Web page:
If you had to pick one property of a program that makes it easier to maintain, what would it be? Good documentation is certainly a candidate, but if the code itself is bad enough, that probably won’t help you. How about encapsulation? It can be liberating to know that the changes you’re making to a piece of code will only have local effects. However, what if there are other versions of that same code encapsulated elsewhere? Oops. To my mind, the most important property is lack of redundancy. The more places in the code that perform the same function or embody the same implied understanding, the harder it is to maintain without breaking something. This has been well-understood in the database world for decades; normalization is nearly a religious practice in relational database circles. The principle is important enough that it has a well-known acronym: DRY (Don’t Repeat Yourself). How might we apply this principle to Kubernetes manifests?
First of all, is this even a problem for Kubernetes manifests? For a single application, maybe not. The services, deployments, and other Kubernetes constructs will likely all be unique since any common behavior will be supported by replicated pods at runtime, not by replicated controllers in manifests. However… the ease of container-based deployment has made it common practice to run an application in a variety of environments. At Yipee.io, we run our own application in production, staging, and development environments, from public clouds to developer laptops. This ability to easily replicate a significant application is extremely powerful but brings with it the problem of maintaining several closely related but non-identical application configurations.
There have already been several attempts to address this problem within the industry. Here are some of the most prominent:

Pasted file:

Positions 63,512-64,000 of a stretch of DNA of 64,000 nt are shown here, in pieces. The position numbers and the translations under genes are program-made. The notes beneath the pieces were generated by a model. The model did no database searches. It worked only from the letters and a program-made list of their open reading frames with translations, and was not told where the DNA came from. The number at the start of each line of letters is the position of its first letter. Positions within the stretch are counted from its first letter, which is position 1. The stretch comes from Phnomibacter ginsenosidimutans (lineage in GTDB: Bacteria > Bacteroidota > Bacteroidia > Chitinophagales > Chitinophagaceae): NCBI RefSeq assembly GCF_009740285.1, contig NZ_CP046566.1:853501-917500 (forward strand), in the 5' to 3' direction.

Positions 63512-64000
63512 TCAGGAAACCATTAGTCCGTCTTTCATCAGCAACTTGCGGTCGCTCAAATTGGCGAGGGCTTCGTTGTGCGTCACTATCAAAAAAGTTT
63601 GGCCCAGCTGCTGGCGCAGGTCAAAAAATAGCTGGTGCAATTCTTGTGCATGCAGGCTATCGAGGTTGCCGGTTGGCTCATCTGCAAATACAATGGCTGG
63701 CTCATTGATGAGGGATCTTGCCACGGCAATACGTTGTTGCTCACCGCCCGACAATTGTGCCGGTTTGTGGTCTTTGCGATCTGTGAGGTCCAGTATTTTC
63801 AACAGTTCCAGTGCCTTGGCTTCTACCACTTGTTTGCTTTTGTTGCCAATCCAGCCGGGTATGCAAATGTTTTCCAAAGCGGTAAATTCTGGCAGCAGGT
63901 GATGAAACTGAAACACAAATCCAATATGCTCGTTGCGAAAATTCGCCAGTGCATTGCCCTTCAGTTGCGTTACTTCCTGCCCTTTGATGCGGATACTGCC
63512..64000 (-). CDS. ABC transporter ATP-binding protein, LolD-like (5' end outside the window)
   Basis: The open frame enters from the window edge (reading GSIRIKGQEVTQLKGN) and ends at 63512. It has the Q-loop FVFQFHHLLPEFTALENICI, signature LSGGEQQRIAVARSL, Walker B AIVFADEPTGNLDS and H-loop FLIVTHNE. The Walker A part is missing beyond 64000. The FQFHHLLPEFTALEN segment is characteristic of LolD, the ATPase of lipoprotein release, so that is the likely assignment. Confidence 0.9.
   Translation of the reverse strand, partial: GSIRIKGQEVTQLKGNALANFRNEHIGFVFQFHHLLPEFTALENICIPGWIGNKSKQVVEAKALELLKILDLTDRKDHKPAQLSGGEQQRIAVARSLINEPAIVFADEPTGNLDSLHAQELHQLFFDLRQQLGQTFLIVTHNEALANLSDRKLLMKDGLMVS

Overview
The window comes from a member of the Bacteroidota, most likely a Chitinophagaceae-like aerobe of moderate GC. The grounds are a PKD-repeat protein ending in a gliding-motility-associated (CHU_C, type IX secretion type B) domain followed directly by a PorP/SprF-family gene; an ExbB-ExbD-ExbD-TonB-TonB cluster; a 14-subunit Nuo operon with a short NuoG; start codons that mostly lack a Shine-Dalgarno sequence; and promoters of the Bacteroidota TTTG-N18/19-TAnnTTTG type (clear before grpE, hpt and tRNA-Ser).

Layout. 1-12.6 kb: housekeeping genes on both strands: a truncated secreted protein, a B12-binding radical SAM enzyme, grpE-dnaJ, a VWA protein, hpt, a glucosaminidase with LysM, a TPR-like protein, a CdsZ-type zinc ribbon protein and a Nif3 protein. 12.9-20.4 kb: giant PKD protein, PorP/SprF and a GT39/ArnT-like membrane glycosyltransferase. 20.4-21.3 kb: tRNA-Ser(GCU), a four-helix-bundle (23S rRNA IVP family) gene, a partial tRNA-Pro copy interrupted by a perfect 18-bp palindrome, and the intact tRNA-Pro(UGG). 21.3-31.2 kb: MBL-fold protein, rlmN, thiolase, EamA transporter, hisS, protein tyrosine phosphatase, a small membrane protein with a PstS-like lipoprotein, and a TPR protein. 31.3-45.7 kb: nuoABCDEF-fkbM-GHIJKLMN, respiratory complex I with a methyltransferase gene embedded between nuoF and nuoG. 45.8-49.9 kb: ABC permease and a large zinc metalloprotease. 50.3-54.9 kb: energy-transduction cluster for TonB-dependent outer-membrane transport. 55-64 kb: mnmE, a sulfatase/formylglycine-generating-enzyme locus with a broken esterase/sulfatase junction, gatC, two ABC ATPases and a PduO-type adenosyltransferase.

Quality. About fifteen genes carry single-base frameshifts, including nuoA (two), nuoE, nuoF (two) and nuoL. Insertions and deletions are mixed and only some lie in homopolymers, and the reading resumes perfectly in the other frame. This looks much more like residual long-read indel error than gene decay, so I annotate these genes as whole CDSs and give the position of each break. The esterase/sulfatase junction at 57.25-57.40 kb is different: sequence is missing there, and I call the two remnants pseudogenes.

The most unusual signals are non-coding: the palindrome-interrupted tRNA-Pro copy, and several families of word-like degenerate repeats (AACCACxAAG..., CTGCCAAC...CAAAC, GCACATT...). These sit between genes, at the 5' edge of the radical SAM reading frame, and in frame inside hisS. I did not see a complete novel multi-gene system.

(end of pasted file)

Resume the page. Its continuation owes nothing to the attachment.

docker-composeprovides the option to use multiple configuration files (for Swarm applications). Each additional configuration file overrides any previous ones for singular values and merges sets of values with those from earlier files.
Helmsupports manifest templates that can be used to parameterize deployments. Sections of a YAML manifest can be marked as variables which are instantiated via separately specified values.
Ksonnetsupports programmatic configuration of Kubernetes apps via code in the extended JSON dialect Jsonnet.
Kustomizehas overlays that can be applied to base YAML manifests to produce specific configurations.
All of these work (with varying levels of convenience and power) but have issues:
docker-compose’s multiple configuration files only allow certain values to be changed and only in specific ways.
Helm templates require the base configuration to anticipate what parts might be changed by later overrides so that template variables can be inserted. Also, they require the user to learn an additional templating language in order to construct shared configurations.
Ksonnet uses a unique configuration language based on JSON. This forces users to learn a new formalism and makes configurations opaque for new users.
Kustomize’s overlays are just YAML which means users don’t have to learn a new language. However, the division of a model into many separate related files makes it hard to figure out just what a model contains and the overlays themselves cannot be read in isolation since they are updates to existing files.
The Yipee Approach